Is It Illegal To Drive With High Beams On?

Car driving with high beams on behind another driver

Although being able to drive a car requires you to take driver’s education courses and pass a driving test to get your license, drivers know that there are many rules and regulations when it comes to driving and not all of them are covered in driver’s ed. As such, not all drivers know when using high beams or brights is appropriate. High beams can help you see on particularly dark, deserted roads, but it is illegal to drive with them when you’re around other cars because they blind other drivers.

What You Should Know About Your High Beams

High beams illuminate the entire area in front of you when you’re driving in the dark so you can see road curves up ahead, street signs, and even animals that may run into the road. The increased visibility they offer leads some people to believe that it’s helpful to drive with high beams at night, but this is not always the case. Actually, there are very limited situations in which high beams should be used, and they should never be used when you’re around other cars.

Is It Illegal To Drive With Your Brights On?

Florida Statute 316.328 covers the rules of high beam use. 

Under this statute, it is illegal to drive with your high beams on:

  • When approaching within 500 feet of an oncoming vehicle
  • When approaching within 300 feet of another vehicle from the rear

Driving with your brights on in these situations is considered a moving infraction and carries a large fine. Points may also be added to your driving record.

In Florida, it is also illegal to drive with your high beams on in foggy or rainy weather. When weather causes low visibility, use low beams and slow down. High beams should only be used on rural, unlit roads where there are hardly any other vehicles.

High Beams Safety Concerns

When driving at night, there are safety precautions you can take to minimize the risk of a crash involving high beams:

  • If a vehicle with high beams approaches, do not look directly at the lights. Instead, shift your gaze to the right side of the road and keep your eyes on the white line
  • Adjust your rearview mirror to the night setting to dim the lights of vehicles behind you
  • Avoid using lights inside your vehicle, which can impair your ability to see at night
  • Make sure your windshield is free from cracks, chips, streaks, or smudges
  • Keep your windshield and headlights clean to reduce glare and increase visibility on the road

How to Properly Use High Beams

According to Florida law, you must turn off high beams and return to standard headlights whenever you are approaching another vehicle or if there are foggy or rainy weather conditions. This is because high beams can blind other drivers and make it more difficult for you to see what is directly in front of you.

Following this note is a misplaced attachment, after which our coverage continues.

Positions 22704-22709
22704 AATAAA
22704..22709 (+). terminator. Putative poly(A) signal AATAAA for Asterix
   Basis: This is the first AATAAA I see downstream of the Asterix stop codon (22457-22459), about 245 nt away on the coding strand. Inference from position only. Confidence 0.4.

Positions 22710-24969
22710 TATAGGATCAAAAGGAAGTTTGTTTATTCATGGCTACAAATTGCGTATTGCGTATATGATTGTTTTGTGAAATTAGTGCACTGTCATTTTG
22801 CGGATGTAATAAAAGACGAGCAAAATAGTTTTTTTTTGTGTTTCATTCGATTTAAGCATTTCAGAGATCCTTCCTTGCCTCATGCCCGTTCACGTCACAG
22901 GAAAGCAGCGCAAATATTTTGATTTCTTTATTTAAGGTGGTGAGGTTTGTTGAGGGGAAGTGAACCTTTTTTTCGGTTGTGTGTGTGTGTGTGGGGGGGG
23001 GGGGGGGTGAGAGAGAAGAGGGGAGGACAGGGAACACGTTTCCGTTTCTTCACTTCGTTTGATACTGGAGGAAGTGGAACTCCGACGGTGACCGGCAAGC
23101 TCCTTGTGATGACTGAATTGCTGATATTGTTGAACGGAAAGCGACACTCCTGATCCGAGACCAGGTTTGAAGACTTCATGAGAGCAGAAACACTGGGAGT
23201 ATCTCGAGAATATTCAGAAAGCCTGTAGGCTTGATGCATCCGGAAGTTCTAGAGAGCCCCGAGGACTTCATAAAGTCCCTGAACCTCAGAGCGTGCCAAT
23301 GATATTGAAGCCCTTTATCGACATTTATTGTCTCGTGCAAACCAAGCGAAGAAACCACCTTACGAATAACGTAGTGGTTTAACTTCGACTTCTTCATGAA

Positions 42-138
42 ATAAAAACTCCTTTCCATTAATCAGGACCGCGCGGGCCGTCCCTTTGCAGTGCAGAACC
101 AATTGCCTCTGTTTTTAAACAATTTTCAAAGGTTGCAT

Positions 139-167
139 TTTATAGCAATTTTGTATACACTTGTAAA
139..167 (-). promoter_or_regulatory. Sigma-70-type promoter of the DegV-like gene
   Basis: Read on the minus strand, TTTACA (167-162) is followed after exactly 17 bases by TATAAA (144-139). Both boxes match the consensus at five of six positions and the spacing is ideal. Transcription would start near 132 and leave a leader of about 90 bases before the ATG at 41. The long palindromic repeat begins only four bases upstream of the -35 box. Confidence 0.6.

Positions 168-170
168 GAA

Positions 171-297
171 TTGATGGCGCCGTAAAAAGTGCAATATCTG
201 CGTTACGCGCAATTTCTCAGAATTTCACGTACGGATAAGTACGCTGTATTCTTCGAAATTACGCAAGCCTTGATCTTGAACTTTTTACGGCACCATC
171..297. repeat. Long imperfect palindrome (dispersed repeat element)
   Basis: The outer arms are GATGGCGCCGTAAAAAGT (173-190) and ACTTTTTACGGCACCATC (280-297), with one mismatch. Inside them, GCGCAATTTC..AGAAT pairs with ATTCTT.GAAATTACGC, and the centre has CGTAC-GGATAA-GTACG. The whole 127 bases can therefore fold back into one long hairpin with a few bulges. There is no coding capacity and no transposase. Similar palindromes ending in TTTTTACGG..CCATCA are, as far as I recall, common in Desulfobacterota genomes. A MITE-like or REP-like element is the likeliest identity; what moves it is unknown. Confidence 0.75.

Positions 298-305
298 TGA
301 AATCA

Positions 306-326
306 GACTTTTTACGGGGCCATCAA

Having high beams on in stormy, wintery, or foggy weather can make driving more dangerous. Low beams, also known as fog lights, are better suited for these conditions. Low beams shine downward and help you see the lines on the road and objects that are directly in front of you, rather than those off in the distance.

Using high beams in poor weather can actually make it harder for you to see than if you didn’t have any lights on at all. The intense light from high beams reflects off of fog, snowflakes, and raindrops and is directed back toward you. This reduces visibility, increasing the risk of accidents and driving off the road.

High beams are intended to be used at night on roads where there are no cars in front of you or coming your way. These roads include interstate highways and country roads where there is little to no traffic.

When used under the wrong circumstances, high beams can make driving more dangerous. However, when used properly, high beams make high-speed driving safer.

When driving, following your state’s traffic laws is non-negotiable. This is why it’s so important to know when to use high beams and when to avoid using high beams. In Florida, you cannot use high beams when you’re approaching other cars or during poor weather.

If you fail to follow high beam laws and cause a car accident, you can be held responsible for any injuries and damage that you cause. On the other hand, if you were the victim of a car accident involving the use of high beams, you may be entitled to compensation. The at-fault driver may be negligent by using high beams near other cars, and an experienced car accident lawyer can help you recover the compensation you deserve for any damages that you have suffered.

At Steinger, Greene & Feiner, our attorneys are experts in Florida traffic laws, including those governing the use of high beams. If you need help after a car accident, contact us for a free, no-obligation consultation.

About the Author

Michael Steinger
Michael Steinger

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MICHAEL S. STEINGER, founding partner of Steinger, Greene & Feiner, believes in representing real people, not big businesses. Since the firm’s creation in 1997, Steinger, Greene & Feiner has never represented an insurance company or large corporation, and he vows to keep this promise. Over the course of his career, Michael has handled thousands of Florida accident cases, recovering millions of dollars for his clients and earning him membership into the Multi-Million Dollar Advocates Forum. Staying up-to-date on the ever-evolving laws protecting injury victims and their families, Michael is an active member of the American Bar Association, the Palm Beach, and St. Lucie Bar Associations, and sits on the Auto Insurance Committee of the Florida Justice Association.